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NCPR News Staff: Martha Foley

News and Public Affairs Director
Martha Foley joined the staff of WSLU as morning host in 1981, after a stint at The St. Lawrence Plaindealer. She helped found the news department in 1982, and has seen it grow, and shrink, and grow again. "I especially liked the 'grow again' part," she says, "it means working with really talented reporters, telling more and more stories from around the North Country."

Martha has won state and national awards for her reporting and editing. She has encouraged local news at public radio stations across the country as a member and director of Public Radio News Directors, Inc., an organization of over 100 local newsrooms. As a director of PRNDI for six years, she was responsible for The PRNDI Project, an annual training program for young reporters, and NewsWorks, training for station news departments.

Martha grew up on an Adirondack foothill in northeastern Saratoga County. She lives just south of Canton with her husband, boatbuilder Everett Smith, and her teenaged son, Emmett. Favorite pastimes: sitting, looking, and listening. E-mail

Stories filed by Martha Foley

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Crescent moon with Venus and Jupiter near. Photo: <a href="http://www.flickr.com/photos/harshanm/3073301812/">harshanm</a>, Creative Commons, some rights reserved
Crescent moon with Venus and Jupiter near. Photo: harshanm, Creative Commons, some rights reserved

Heads-up, star-gazers! Venus is back

Lots of news from St. Lawrence University astronomer Aileen O'Donoghue this morning. She stopped by the NCPR studios to share the monthly update with Martha Foley.

Item: Venus has popped back up in the morning sky.

Item: You can still see the moons of Jupiter with binoculars, in the west after dark.

Item: Groundhog Day's roots go deeper than a hill in Pennsylvania; it marks the midpoint between the winter solstice and the spring equinox.

Item: Why it's so easy to see the young crescent Moon this time of year.

And more...  Go to full article
"Day-Neutral" strawberries give a longer harvest season. Photo: <a href="http://www.flickr.com/photos/51035796924@N01/3654599083/">Wayne Surber</a>, Creative Commons, some rights reserved
"Day-Neutral" strawberries give a longer harvest season. Photo: Wayne Surber, Creative Commons, some rights reserved

Thinking ahead for strawberries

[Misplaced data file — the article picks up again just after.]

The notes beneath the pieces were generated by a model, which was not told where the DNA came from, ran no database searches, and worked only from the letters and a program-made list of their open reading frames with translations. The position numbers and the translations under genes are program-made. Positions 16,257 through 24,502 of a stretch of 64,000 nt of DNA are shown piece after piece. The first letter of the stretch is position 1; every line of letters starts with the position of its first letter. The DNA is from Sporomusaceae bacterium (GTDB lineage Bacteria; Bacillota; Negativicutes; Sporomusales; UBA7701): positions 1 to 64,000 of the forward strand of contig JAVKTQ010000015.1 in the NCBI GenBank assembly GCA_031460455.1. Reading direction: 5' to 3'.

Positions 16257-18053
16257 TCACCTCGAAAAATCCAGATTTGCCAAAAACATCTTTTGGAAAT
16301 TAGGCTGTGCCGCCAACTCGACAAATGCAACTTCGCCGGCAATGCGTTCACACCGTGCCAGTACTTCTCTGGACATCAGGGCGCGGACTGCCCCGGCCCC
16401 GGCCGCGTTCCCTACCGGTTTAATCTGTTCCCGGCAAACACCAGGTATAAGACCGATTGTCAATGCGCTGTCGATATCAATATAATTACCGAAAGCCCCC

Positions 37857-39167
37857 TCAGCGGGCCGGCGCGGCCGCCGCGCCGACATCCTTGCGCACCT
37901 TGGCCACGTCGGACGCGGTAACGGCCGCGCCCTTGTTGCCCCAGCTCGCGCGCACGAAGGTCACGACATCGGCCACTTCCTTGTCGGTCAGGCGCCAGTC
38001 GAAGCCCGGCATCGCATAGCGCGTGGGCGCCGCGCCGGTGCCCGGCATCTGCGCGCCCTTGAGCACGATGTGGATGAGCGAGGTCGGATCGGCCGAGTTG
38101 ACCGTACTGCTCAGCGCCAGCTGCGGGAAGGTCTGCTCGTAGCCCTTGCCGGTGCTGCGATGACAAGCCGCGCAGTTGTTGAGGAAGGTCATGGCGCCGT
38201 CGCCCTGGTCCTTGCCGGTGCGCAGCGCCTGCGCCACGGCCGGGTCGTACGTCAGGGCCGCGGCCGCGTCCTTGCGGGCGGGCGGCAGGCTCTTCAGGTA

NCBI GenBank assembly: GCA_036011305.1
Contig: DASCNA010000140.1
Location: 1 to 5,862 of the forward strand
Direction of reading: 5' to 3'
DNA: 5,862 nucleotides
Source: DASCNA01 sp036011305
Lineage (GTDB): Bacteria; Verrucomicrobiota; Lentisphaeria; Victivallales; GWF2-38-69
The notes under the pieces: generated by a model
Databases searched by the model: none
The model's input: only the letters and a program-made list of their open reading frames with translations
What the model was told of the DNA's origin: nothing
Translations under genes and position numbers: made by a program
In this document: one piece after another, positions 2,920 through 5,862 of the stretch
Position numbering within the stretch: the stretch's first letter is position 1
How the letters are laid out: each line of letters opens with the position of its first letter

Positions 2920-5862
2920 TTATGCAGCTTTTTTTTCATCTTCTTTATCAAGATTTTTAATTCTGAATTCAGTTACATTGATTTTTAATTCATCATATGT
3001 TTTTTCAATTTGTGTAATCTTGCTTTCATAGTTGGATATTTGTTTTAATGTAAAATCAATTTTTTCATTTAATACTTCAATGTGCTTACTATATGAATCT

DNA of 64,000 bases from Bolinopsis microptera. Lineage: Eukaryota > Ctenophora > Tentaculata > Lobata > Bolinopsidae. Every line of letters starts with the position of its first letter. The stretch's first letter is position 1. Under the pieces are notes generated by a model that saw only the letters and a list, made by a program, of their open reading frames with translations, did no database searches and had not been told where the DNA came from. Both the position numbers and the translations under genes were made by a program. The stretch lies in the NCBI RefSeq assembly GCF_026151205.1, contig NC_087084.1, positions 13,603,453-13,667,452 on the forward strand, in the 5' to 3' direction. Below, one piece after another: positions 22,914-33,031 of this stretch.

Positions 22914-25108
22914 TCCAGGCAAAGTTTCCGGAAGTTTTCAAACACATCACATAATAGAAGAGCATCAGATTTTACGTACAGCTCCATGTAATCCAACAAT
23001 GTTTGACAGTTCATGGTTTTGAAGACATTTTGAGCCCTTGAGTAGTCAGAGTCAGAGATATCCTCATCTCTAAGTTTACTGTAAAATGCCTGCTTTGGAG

Strawberries are a good fruit crop for home gardeners to try, and now's the time to be thinking ahead and placing an order for young plants.

According to Cooperative Extension's Amy Ivy, there's one key choice to make first: June-bearing? or day-neutral?

She tells Martha Foley June-bearing strawberries come in a rush at the beginning of summer. Day-neutral plant bear for most of the summer and into fall, but require more attention.  Go to full article
Potsdam Mayor Steve Yugartis. Photo courtesy Steve Yugartis.
Potsdam Mayor Steve Yugartis. Photo courtesy Steve Yugartis.

Is Cuomo taking power away from local government?

Steve Yurgartis has been mayor of the Village of Potsdam for two years. He calls the governor's strategy for government consolidation outlined in his budget address "meddling," and he's worried about the state-local balance of power.

Yurgartis talked at length with Martha Foley shortly after Gov. Cuomo delivered his budget address. Yurgartis says the governor is right when he argues that when people complain about taxes, they complain most loudly about property taxes, But he says it comes down to an underlying trend that's led to an over-dependence on local property taxes, for all kinds of state-mandated costs.

(note: there's no transcript of their conversation. Hear the full audio above.)  Go to full article
Home heating systems can make it hard to provide humidity for houseplants in winter. Photo: <a href="http://www.flickr.com/photos/spaceamoeba/4171028387/">spaceamoeba</a>, Creative Commons, some rights reserved
Home heating systems can make it hard to provide humidity for houseplants in winter. Photo: spaceamoeba, Creative Commons, some rights reserved

Keeping houseplants healthy in harsh winter conditions

With the bitter cold outside, the heat will be turned up inside the house. That means dryer air will be rising right towards the houseplants on the windowsill. It's tough times for those houseplants.

Martha Foley discusses options with Amy Ivy, horticulturist with Cornell Cooperative Extension Service of Clinton and Essex Counties.  Go to full article
Potatoes rising. Photo: Ellen Rocco
Potatoes rising. Photo: Ellen Rocco